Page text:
Trove’s content base is also growing rapidly. In May 2010, Trove provided access to 100 million items. In May 2011, the number of information resources in Trove almost doubled to more than 200 million items, when access was provided to millions of journal articles contained in electronic databases to which Australian libraries subscribe. Built with the support of Australian state and territory libraries and with the cooperation of the vendors Gale and Informit, any visitor to Trove can find an article in one of these databases, view a list of Australian libraries subscribing to the database and, if the visitor is a member of one of these libraries, access and read the article immediately online.
This development was driven by the view that more use could be made of these electronic collections, particularly by the users of state, territory and public libraries. A review in August 2012 found that the use of the service is healthy and that it achieves the aim of making it easier for Australians to find licensed articles they are entitled to use. Use of the service has doubled in the last financial year, while the content grows with regular refreshes of data from vendors. The NLA was surprised to find that the highest users of the service were patrons of Australian university libraries, and that takeup by patrons of state, territory and public libraries was low and likely to continue that way. The review also found that acquiring, indexing and delivering the content is very resource-intensive, and that expanding the service was beyond the NLA’s means. The NLA will not be expanding the service beyond the current vendors and databases, and will prioritise Australian content for the service.
Transcripts of selected Australian Broadcasting Corporation (ABC) Radio National programmes were added to Trove in mid-2012, where they can be viewed in the context of many relevant resources such as books, articles and photographs. Transcripts from 4Corners (a current affairs television programme), The Science Show and The Philosopher’s Zone are accessible, and the library is in discussion with the ABC about adding transcripts from other Radio National shows, including The Health Report, The Law Report, Encounter, All in the Mind and Background Briefing (a current affairs radio programme).
Trove content was also augmented in 2012 following the digitisation of five non-English-language Australian newspapers: the Italian Il Giornale Italiano (1932–40); the German newspapers, Suedaustralische Zeitung/Südaustralische Zeitung (1850–51), Süd-Australische Zeitung (1860–74) and Adelaider Deutsche Zeitung (1851; 1860–62); and the Estonian Meie Kodu (1949–54). These newspapers were the first non-English-language newspapers to be delivered through Trove and formed a pilot project to identify issues associated with digitising non-English-language newspapers. Following the recent release of these newspapers, the Special Broadcasting Service produced a brief podcast about the project.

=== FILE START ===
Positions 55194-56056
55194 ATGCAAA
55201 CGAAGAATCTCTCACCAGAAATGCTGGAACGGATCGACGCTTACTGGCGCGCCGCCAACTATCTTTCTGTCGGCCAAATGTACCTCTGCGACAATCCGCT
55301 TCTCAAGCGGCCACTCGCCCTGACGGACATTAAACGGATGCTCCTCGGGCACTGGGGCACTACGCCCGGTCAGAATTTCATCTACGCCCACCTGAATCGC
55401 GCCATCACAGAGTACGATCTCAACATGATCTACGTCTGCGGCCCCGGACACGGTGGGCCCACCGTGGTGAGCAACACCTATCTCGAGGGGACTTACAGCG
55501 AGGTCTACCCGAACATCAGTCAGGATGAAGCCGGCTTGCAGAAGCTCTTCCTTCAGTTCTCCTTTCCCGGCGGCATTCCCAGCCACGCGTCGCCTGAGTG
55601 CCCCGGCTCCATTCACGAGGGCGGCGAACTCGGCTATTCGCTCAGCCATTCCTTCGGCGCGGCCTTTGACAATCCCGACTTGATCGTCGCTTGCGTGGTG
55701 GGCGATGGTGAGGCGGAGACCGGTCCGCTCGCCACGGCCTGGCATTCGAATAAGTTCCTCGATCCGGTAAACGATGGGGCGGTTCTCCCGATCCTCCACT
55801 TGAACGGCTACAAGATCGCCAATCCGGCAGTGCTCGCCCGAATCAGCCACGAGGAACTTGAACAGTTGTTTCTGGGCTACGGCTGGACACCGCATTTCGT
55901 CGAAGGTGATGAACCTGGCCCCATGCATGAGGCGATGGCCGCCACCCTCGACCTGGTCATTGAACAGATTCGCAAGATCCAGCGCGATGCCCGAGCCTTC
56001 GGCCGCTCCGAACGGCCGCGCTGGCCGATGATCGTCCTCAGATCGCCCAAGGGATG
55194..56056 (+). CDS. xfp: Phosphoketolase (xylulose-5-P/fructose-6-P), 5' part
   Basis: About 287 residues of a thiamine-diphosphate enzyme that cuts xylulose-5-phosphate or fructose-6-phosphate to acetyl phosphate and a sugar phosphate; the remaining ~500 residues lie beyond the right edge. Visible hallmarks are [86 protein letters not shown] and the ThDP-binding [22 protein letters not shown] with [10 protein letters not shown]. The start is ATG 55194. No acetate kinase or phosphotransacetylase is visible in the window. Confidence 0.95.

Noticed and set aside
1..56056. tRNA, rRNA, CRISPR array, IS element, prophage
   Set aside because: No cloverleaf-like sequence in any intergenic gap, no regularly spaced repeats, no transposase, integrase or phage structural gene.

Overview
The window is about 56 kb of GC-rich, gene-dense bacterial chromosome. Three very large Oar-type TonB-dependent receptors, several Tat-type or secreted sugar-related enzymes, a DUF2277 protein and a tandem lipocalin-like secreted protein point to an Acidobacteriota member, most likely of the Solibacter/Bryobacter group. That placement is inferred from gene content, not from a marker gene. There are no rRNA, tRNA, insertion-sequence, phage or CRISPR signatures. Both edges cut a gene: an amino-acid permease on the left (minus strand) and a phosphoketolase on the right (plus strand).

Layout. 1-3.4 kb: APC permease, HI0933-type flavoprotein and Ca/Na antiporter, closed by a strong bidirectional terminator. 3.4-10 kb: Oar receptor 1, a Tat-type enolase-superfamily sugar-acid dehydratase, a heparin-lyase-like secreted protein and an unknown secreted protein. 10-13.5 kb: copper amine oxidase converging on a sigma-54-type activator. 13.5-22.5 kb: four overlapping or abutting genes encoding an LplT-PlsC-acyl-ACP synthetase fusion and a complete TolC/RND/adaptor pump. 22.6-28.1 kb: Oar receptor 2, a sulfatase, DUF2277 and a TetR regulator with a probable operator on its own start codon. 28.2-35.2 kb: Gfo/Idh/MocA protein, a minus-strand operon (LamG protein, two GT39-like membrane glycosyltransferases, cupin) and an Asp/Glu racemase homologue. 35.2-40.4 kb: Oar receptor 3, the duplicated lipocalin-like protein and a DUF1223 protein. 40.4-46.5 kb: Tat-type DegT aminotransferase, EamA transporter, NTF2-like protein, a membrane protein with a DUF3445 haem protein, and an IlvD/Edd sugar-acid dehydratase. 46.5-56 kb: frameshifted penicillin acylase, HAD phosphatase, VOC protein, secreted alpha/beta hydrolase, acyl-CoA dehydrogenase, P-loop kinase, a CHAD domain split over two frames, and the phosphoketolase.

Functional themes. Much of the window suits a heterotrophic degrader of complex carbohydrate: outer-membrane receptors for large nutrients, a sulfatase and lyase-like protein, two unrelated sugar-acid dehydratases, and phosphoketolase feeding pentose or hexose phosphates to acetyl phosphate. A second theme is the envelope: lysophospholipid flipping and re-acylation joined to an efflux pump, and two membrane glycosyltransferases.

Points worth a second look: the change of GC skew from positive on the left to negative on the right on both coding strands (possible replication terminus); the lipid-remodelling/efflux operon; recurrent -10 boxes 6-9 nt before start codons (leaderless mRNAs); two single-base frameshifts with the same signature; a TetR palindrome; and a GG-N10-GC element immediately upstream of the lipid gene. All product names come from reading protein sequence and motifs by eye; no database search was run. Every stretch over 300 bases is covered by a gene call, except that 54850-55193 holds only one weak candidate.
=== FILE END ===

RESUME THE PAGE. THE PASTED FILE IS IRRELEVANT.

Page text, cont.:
Over the last year, newspapers from New South Wales, Queensland, South Australia and Western Australia have all been digitised and delivered through Trove. These include the Gawler Bunyip, the Western Star and Roma Advertiser, the Kalgoorlie Miner and the Launceston Courier. The state of Victoria has focused its efforts on digitising issues printed during World War I (1914–18) from a large number of newspaper titles, including the Bendigonian, the Gippsland Mercury, the Port Fairy Gazette and the Snowy River Mail. These are all regional titles, from communities where every town of any size has a war memorial honouring the young men who fought and died during that conflict.
The State Library of New South Wales will fund the digitisation of more than four million new pages of rural and regional newspapers – many of which were last published years ago – over the next three years as part of its Digital Excellence strategy. The titles of the newspapers to be digitised give a tantalising glimpse into the diversity of Australian newspapers and the audiences they served. They include The Cumberland Argus and Fruitgrowers Advocate, The Hebrew Standard of Australasia, The International Socialist, the Irrigation Record and the Miners Advocate and Northumberland Recorder, among many others. While the State Library’s project is a very large one, smaller local groups – including the Wagga Wagga District Historical Society and the Gilgandra Shire Council – have also raised sufficient funds to digitise, process and deliver their local historical newspapers through Trove. The NLA itself is raising funds to digitise post-1954 issues of The Canberra Times after gaining the publisher’s permission to digitise beyond the 1954 copyright date.